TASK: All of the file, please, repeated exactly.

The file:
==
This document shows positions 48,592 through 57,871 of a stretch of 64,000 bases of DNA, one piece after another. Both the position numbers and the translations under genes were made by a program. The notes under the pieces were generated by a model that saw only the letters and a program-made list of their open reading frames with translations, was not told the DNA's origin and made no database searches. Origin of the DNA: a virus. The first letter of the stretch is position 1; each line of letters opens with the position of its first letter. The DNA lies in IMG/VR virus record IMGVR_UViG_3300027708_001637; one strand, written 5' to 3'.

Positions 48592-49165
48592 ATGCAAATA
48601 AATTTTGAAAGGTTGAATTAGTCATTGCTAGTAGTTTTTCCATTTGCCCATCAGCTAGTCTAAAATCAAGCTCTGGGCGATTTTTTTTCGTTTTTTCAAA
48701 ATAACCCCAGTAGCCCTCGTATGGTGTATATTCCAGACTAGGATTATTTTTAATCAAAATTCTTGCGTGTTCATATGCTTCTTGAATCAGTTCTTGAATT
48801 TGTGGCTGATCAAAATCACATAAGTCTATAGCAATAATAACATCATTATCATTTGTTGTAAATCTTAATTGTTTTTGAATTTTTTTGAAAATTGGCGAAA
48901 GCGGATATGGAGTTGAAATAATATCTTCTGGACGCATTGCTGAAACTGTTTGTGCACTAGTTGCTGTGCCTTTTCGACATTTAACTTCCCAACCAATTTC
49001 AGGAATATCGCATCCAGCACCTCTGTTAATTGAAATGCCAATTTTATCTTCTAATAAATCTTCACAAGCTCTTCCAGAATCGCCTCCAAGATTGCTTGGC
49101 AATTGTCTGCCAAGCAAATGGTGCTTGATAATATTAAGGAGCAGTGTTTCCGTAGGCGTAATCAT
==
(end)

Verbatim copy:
This document shows positions 48,592 through 57,871 of a stretch of 64,000 bases of DNA, one piece after another. Both the position numbers and the translations under genes were made by a program. The notes under the pieces were generated by a model that saw only the letters and a program-made list of their open reading frames with translations, was not told the DNA's origin and made no database searches. Origin of the DNA: a virus. The first letter of the stretch is position 1; each line of letters opens with the position of its first letter. The DNA lies in IMG/VR virus record IMGVR_UViG_3300027708_001637; one strand, written 5' to 3'.

Positions 48592-49165
48592 ATGCAAATA
48601 AATTTTGAAAGGTTGAATTAGTCATTGCTAGTAGTTTTTCCATTTGCCCATCAGCTAGTCTAAAATCAAGCTCTGGGCGATTTTTTTTCGTTTTTTCAAA
48701 ATAACCCCAGTAGCCCTCGTATGGTGTATATTCCAGACTAGGATTATTTTTAATCAAAATTCTTGCGTGTTCATATGCTTCTTGAATCAGTTCTTGAATT
48801 TGTGGCTGATCAAAATCACATAAGTCTATAGCAATAATAACATCATTATCATTTGTTGTAAATCTTAATTGTTTTTGAATTTTTTTGAAAATTGGCGAAA
48901 GCGGATATGGAGTTGAAATAATATCTTCTGGACGCATTGCTGAAACTGTTTGTGCACTAGTTGCTGTGCCTTTTCGACATTTAACTTCCCAACCAATTTC
49001 AGGAATATCGCATCCAGCACCTCTGTTAATTGAAATGCCAATTTTATCTTCTAATAAATCTTCACAAGCTCTTCCAGAATCGCCTCCAAGATTGCTTGGC
49101 AATTGTCTGCCAAGCAAATGGTGCTTGATAATATTAAGGAGCAGTGTTTCCGTAGGCGTAATCAT